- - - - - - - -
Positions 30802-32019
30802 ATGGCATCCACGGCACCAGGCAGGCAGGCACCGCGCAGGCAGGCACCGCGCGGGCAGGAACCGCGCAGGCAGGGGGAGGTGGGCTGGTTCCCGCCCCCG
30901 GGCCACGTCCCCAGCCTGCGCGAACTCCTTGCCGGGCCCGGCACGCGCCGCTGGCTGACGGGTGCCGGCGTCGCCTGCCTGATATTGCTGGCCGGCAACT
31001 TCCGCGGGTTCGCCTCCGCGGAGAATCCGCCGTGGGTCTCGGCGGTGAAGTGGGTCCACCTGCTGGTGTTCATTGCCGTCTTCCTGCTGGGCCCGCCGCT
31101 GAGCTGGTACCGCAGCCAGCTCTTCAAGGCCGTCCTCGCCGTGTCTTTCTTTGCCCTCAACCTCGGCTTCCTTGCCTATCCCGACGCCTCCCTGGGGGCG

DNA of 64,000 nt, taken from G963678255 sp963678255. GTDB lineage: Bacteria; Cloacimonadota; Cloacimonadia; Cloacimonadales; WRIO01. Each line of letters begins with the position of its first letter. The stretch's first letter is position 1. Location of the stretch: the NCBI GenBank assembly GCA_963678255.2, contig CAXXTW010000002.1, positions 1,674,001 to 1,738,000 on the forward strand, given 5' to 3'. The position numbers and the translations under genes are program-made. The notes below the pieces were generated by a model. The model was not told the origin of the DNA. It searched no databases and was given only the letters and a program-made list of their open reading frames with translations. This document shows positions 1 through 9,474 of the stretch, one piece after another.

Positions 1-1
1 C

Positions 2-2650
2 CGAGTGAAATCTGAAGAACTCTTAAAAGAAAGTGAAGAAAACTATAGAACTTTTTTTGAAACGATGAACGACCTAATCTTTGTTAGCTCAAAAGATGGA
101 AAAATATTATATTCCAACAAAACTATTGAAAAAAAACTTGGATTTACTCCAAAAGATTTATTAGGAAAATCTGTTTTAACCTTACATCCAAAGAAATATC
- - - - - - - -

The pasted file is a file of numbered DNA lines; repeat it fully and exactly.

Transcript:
Positions 30802-32019
30802 ATGGCATCCACGGCACCAGGCAGGCAGGCACCGCGCAGGCAGGCACCGCGCGGGCAGGAACCGCGCAGGCAGGGGGAGGTGGGCTGGTTCCCGCCCCCG
30901 GGCCACGTCCCCAGCCTGCGCGAACTCCTTGCCGGGCCCGGCACGCGCCGCTGGCTGACGGGTGCCGGCGTCGCCTGCCTGATATTGCTGGCCGGCAACT
31001 TCCGCGGGTTCGCCTCCGCGGAGAATCCGCCGTGGGTCTCGGCGGTGAAGTGGGTCCACCTGCTGGTGTTCATTGCCGTCTTCCTGCTGGGCCCGCCGCT
31101 GAGCTGGTACCGCAGCCAGCTCTTCAAGGCCGTCCTCGCCGTGTCTTTCTTTGCCCTCAACCTCGGCTTCCTTGCCTATCCCGACGCCTCCCTGGGGGCG

DNA of 64,000 nt, taken from G963678255 sp963678255. GTDB lineage: Bacteria; Cloacimonadota; Cloacimonadia; Cloacimonadales; WRIO01. Each line of letters begins with the position of its first letter. The stretch's first letter is position 1. Location of the stretch: the NCBI GenBank assembly GCA_963678255.2, contig CAXXTW010000002.1, positions 1,674,001 to 1,738,000 on the forward strand, given 5' to 3'. The position numbers and the translations under genes are program-made. The notes below the pieces were generated by a model. The model was not told the origin of the DNA. It searched no databases and was given only the letters and a program-made list of their open reading frames with translations. This document shows positions 1 through 9,474 of the stretch, one piece after another.

Positions 1-1
1 C

Positions 2-2650
2 CGAGTGAAATCTGAAGAACTCTTAAAAGAAAGTGAAGAAAACTATAGAACTTTTTTTGAAACGATGAACGACCTAATCTTTGTTAGCTCAAAAGATGGA
101 AAAATATTATATTCCAACAAAACTATTGAAAAAAAACTTGGATTTACTCCAAAAGATTTATTAGGAAAATCTGTTTTAACCTTACATCCAAAGAAATATC